Now the client oddly enough had just ordered a new Dell computer that was due to arrive a few days from when this incident happened. So I asked her to keep her computer off until the new computer arrived. When it arrived, I set it up so that she could do her email, banking and shopping on Amazon, which is all she really cared about. But the question is how did this happen? It took me a couple of hours to extract this info because I am guessing that she was likely embarrassed about all this. So after reverse engineering what happened and gently confronting her with this information piece by piece, I was able to finally get her to give me the details that I was missing. Here’s what I was able to piece together. The customer got this email:

This is your classic refund scam email. With your classic bad English. It also had other usual hallmarks of a scam like the fact that it wasn’t sent by Norton as evidenced by this:

The subject line should have been a big hint that this was a scam. So should have been the fact that the client didn’t subscribe to any Norton products. Thus there was nothing for them to bill. But having said all of that, the client fell for it anyway and called the number. The threat actor then got her to go to a website and download Supremo. That got the threat actor initial access. The threat actor then got persistence by installing ConnectWise Screen Control. From there the threat actor got her to log into her bank account in order to process the “refund.” That’s when then the threat actor took control moved $50K from her line of credit to her saving account. Then the threat actor tried to do a Western Union wire transfer, but it was blocked by her bank which was CIBC. More on the bank in a bit. That’s when the threat actor took the computer hostage and used threats to try and get her to move the money herself. From there, it looks like the threat actor made additional attempts to try and steal her money. But they failed. One thing that the threat actor tried to do that creeped me out was that they went looking for a web cam and tried to turn it on. Now she didn’t have a web cam and I don’t know why they tried to do that, but like I said, that creeped me out. From there, I am guessing that when it became clear that she wasn’t going to pay them, they deleted her files in retaliation. A pretty scumbag level move.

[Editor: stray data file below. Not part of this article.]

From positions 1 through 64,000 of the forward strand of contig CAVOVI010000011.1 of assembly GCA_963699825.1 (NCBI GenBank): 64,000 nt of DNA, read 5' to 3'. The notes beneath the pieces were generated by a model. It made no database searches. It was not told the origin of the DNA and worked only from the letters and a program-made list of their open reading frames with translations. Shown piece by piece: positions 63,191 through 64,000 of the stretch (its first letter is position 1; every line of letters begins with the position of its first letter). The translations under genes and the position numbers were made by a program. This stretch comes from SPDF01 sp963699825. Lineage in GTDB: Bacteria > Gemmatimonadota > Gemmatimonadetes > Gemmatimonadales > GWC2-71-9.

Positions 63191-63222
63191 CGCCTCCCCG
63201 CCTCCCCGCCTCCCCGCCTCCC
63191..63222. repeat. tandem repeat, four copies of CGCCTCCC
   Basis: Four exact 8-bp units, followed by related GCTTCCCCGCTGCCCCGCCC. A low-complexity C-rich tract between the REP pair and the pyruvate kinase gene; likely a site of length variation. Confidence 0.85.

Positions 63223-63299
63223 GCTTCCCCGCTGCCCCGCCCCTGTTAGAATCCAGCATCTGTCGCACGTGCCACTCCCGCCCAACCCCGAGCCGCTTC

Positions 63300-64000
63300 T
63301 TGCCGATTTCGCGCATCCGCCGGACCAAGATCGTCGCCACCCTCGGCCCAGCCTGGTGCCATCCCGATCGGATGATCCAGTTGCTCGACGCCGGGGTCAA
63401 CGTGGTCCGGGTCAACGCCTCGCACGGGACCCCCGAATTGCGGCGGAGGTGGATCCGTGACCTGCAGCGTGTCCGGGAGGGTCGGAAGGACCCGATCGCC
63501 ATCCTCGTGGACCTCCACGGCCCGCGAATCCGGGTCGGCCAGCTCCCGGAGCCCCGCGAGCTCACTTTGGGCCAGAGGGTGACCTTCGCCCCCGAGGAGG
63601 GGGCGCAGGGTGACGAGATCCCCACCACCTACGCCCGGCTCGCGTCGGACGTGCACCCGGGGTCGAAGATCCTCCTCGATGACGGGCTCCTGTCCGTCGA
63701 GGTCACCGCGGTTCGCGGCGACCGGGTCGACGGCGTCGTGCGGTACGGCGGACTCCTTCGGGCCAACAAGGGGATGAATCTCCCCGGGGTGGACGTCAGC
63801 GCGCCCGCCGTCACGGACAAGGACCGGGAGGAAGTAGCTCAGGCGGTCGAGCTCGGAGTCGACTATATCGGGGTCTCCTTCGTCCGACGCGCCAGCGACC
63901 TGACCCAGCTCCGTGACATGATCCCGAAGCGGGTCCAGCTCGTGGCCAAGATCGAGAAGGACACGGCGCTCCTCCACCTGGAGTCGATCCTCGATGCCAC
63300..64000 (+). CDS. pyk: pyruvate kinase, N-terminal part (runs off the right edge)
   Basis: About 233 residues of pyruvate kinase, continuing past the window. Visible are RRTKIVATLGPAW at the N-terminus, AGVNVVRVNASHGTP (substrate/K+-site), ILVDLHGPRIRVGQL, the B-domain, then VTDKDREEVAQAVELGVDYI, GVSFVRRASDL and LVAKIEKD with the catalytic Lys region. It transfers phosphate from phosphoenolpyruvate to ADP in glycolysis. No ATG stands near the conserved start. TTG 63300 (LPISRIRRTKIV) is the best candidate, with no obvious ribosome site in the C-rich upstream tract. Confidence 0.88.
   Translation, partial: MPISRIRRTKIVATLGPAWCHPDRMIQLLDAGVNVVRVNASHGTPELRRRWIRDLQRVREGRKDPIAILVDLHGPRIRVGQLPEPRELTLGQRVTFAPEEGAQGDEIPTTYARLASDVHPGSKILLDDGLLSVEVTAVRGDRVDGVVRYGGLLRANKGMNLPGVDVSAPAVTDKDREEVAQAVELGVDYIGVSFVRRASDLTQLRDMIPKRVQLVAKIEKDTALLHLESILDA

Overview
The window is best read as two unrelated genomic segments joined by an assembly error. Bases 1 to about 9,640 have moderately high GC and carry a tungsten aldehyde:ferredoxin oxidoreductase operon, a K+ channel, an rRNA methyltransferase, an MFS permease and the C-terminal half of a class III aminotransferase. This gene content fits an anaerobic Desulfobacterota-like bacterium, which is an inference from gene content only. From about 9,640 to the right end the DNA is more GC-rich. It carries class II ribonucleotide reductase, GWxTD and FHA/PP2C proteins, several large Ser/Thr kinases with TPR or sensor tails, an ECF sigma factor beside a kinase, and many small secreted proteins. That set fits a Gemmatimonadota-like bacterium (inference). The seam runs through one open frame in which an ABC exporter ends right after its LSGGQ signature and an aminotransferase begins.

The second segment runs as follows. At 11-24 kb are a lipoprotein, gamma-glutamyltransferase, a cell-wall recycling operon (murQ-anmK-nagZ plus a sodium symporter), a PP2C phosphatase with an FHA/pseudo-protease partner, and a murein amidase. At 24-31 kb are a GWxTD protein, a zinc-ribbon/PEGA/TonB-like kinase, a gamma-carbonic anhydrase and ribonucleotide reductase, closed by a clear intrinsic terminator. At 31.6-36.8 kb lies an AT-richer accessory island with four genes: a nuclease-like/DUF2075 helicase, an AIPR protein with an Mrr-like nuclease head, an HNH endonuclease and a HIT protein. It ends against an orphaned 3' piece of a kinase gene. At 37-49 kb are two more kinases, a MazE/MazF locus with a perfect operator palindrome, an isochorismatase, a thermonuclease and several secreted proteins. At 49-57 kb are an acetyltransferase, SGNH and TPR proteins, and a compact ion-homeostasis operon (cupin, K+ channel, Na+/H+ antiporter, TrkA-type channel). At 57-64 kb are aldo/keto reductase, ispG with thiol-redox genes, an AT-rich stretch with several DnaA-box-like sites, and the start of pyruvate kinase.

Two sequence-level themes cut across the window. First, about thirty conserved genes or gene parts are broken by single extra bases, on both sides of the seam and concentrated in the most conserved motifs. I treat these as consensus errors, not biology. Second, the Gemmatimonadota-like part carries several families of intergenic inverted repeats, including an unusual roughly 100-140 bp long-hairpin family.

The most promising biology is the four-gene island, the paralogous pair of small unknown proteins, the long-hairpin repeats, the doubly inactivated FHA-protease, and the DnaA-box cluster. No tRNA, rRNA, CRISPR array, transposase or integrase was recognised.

Now in the aftermath of this, I helped her to phone CIBC to report this incident and have them sort everything out with her financial accounts. I have to give a big shoutout to CIBC as they really did a good job of listening to my client and I, routing us to the right people to give us the right advice, and making her feel better. Which was:

  • The froze her bank accounts.
  • They cancelled her credit and debit cards.
  • When she gets her new credit card, there will be a password associated with it.
  • They sent her to the bank to get a new debit card and the bank would help her to get new bank accounts.
  • She was told to change her banking password.
  • CIBC recommended that she set up credit monitoring via Trans Union and Equifax, which she did.

This mostly mirrors the advice that I usually give in terms of what to do if you get scammed, which you can find here. I was impressed by how CIBC handled this situation so kudos to them.

I have provided everything that I have discovered to the authorities. And I will also post any updates that I come across. Even though the phone numbers related to this scam are dead, I would love to see this threat actor get some justice either through the legal system, or through being exposed for being the scumbag that he is. Because this threat actor caused a lot of stress and heartache to this client, and that’s unacceptable in my mind. Thus there’s got to be some payback. And I will do everything possible to serve up that payback.